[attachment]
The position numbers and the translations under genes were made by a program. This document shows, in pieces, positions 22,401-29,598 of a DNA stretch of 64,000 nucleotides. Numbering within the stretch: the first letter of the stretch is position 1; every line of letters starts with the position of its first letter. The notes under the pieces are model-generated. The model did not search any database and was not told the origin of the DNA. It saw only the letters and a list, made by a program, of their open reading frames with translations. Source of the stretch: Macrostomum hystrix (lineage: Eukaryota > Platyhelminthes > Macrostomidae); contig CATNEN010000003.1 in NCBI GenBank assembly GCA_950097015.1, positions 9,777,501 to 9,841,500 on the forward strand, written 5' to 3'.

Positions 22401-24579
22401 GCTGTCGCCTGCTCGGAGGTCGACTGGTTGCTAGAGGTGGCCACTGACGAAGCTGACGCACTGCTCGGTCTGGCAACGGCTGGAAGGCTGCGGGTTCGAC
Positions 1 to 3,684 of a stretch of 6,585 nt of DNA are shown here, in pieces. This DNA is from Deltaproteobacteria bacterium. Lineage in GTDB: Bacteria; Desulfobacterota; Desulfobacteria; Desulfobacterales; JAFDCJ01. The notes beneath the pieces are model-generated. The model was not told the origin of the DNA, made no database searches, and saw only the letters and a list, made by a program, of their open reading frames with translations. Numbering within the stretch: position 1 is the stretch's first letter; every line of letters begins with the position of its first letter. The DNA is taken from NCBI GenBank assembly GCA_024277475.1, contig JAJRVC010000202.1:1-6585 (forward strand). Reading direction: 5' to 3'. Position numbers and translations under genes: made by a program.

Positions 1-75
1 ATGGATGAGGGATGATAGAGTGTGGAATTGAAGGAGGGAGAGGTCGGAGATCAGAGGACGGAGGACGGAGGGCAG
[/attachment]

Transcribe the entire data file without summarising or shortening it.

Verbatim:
The position numbers and the translations under genes were made by a program. This document shows, in pieces, positions 22,401-29,598 of a DNA stretch of 64,000 nucleotides. Numbering within the stretch: the first letter of the stretch is position 1; every line of letters starts with the position of its first letter. The notes under the pieces are model-generated. The model did not search any database and was not told the origin of the DNA. It saw only the letters and a list, made by a program, of their open reading frames with translations. Source of the stretch: Macrostomum hystrix (lineage: Eukaryota > Platyhelminthes > Macrostomidae); contig CATNEN010000003.1 in NCBI GenBank assembly GCA_950097015.1, positions 9,777,501 to 9,841,500 on the forward strand, written 5' to 3'.

Positions 22401-24579
22401 GCTGTCGCCTGCTCGGAGGTCGACTGGTTGCTAGAGGTGGCCACTGACGAAGCTGACGCACTGCTCGGTCTGGCAACGGCTGGAAGGCTGCGGGTTCGAC
Positions 1 to 3,684 of a stretch of 6,585 nt of DNA are shown here, in pieces. This DNA is from Deltaproteobacteria bacterium. Lineage in GTDB: Bacteria; Desulfobacterota; Desulfobacteria; Desulfobacterales; JAFDCJ01. The notes beneath the pieces are model-generated. The model was not told the origin of the DNA, made no database searches, and saw only the letters and a list, made by a program, of their open reading frames with translations. Numbering within the stretch: position 1 is the stretch's first letter; every line of letters begins with the position of its first letter. The DNA is taken from NCBI GenBank assembly GCA_024277475.1, contig JAJRVC010000202.1:1-6585 (forward strand). Reading direction: 5' to 3'. Position numbers and translations under genes: made by a program.

Positions 1-75
1 ATGGATGAGGGATGATAGAGTGTGGAATTGAAGGAGGGAGAGGTCGGAGATCAGAGGACGGAGGACGGAGGGCAG